In the early 1973 Ivan F. Obraztsov, the Moscow Aviation Institute rector (and later the RSFSR Minister of Education) asked Ziegel for an update on "the current situation around the UFO issue." Much impressed with it, he upheld the idea of restarting the project, but later confessed he could give it only moral support.[11] Ziegel called for the special meeting of the Academy's Radioastronomy Council, inviting some well-known scientists like Vsevolod Troitsky and Nikolai Kardashev. His lecture made an impact: in a carefully worded resolution the Council proposed that the "data exchange process should be maintained" between the Council and the UFO investigators. Ziegel then formed the UFO Study Group at the MAI, compiled a report called "The Preliminary Study of Anomalies in the Earth's Atmosphere" and initiated the ambitious UFO-77 symposium.[11]

In July 1976 one of Ziegel's (KGB-sanctioned, as he made a point to stress later) lectures, made in the secret Moscow Kulon factory, was published by the samizdat. Amateurishly shorthanded and full of mistakes, it contained some personal data, including the author's telephone numbers.[12] What followed then were what Ziegel later referred to as his "days of nightmare." On 28 November 1976, sci-fi writer Yeremey Parnov published in Komsomolskaya Pravda an article entitled "The Technology of Myth-mongering", calling for "this whole UFO business to be sorted out," and labeling ufology "pseudoscience".[3] Ziegel responded by "The Technology of Lies" article (which none of the central press wanted to publish) and made an unsuccessful attempt to sue Parnov for libel.[12]

Ziegel's UFO Study group was disbanded and what he saw as "the libelous campaign aimed at the UFO studies as a whole," commenced. The MAI authorities formed two commissions aimed at "re-evaluating" Ziegel's work. While one of them found Ziegel's professional activities in the institute flawless, another took a deeper approach, involving studies of his family history, notably his parents' pre-1917 "behavior". According to this second commission's verdict, Ziegel's work was non-scientific and entirely "self-promotional", its motivation being "getting the West interested in his own persona."[13] According to the two commissions' joint communiqué, Ziegel's mistakes came as the result of his "poor knowledge of the principal postulates of Marxism-Leninism," which prompted him "taking upon the subject far beyond his scientific qualification and scope of knowledge". Researcher's demand for this verdict to be openly discussed at the institute's Communist party committee was ignored.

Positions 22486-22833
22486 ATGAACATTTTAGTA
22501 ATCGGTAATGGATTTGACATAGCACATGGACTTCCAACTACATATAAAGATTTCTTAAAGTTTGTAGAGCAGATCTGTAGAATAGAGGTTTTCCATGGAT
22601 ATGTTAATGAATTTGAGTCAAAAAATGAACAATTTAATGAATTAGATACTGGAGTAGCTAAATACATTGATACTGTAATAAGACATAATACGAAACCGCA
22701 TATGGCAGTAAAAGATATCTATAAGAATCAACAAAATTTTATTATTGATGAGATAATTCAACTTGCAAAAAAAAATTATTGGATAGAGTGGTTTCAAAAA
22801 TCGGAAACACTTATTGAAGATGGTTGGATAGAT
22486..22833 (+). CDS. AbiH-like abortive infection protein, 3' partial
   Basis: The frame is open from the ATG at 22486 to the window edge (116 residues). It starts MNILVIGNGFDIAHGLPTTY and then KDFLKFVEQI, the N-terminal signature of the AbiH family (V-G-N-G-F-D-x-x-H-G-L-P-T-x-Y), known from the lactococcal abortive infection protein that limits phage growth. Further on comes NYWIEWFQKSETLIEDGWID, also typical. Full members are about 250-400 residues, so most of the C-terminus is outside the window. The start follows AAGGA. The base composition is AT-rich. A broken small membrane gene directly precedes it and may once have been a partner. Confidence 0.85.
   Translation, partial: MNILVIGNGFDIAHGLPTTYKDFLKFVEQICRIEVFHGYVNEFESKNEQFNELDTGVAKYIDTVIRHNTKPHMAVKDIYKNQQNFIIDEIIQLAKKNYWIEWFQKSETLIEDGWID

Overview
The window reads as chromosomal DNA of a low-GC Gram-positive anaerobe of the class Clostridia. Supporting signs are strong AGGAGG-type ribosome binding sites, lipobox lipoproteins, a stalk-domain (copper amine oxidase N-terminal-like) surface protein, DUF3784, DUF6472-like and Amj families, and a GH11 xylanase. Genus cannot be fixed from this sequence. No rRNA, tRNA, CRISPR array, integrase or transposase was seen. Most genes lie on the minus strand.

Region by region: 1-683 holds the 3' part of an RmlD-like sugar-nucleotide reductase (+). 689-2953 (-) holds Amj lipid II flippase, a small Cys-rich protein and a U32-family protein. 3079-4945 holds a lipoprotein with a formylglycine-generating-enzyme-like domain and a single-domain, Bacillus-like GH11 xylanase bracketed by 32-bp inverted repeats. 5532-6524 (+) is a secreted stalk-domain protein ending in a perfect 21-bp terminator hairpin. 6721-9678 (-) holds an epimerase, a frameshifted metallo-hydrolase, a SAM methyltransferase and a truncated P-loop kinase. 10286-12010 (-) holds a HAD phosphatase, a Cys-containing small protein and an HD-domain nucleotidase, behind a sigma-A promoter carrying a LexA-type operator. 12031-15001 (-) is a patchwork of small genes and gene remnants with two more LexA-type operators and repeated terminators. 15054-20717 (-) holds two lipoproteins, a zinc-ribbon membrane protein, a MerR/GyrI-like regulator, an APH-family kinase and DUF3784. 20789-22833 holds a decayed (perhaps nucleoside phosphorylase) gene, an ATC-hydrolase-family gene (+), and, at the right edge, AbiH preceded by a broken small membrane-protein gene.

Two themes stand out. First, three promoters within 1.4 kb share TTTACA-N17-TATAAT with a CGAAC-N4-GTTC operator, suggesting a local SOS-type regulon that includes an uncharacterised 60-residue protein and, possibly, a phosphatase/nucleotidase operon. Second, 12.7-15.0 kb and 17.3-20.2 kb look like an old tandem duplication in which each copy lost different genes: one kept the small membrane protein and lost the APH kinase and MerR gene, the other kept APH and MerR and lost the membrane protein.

Still, Ziegel had influential allies (whom he often mentioned, but never specified). In The Brief History of the UFO Studying in the USSR he wrote: "…So I had to forward letters to our country's highest quarters. I informed them of how important it was that the UFOs should be studied in the USSR, of how serious and significant this problem was and of this press campaign's sheer absurdity. And this time my voice was heard. These higher quarters interfered and made sure no repressive actions would be taken against me."[13] Ziegel was expelled from the Znaniye (Knowledge) society where he lectured for more than thirty years, but retained his position at the MAI. People like physicists V.A. Lashkovtsev and B.N. Panovkin (his former student) continued to attack Ziegel, and, "Y. I. Parnov was not to be left behind. As A. P. Kazantsev informed me, speaking at the Writers' Union special Science fiction authors' congress on February 23, 1977, Yeremei Iudovich insisted that "Ziegel's lectures were the act of foreign ideological subversion. Their direct result has been our industry's labour efficiency’s 40 per cent drop!",[13] Ziegel wrote.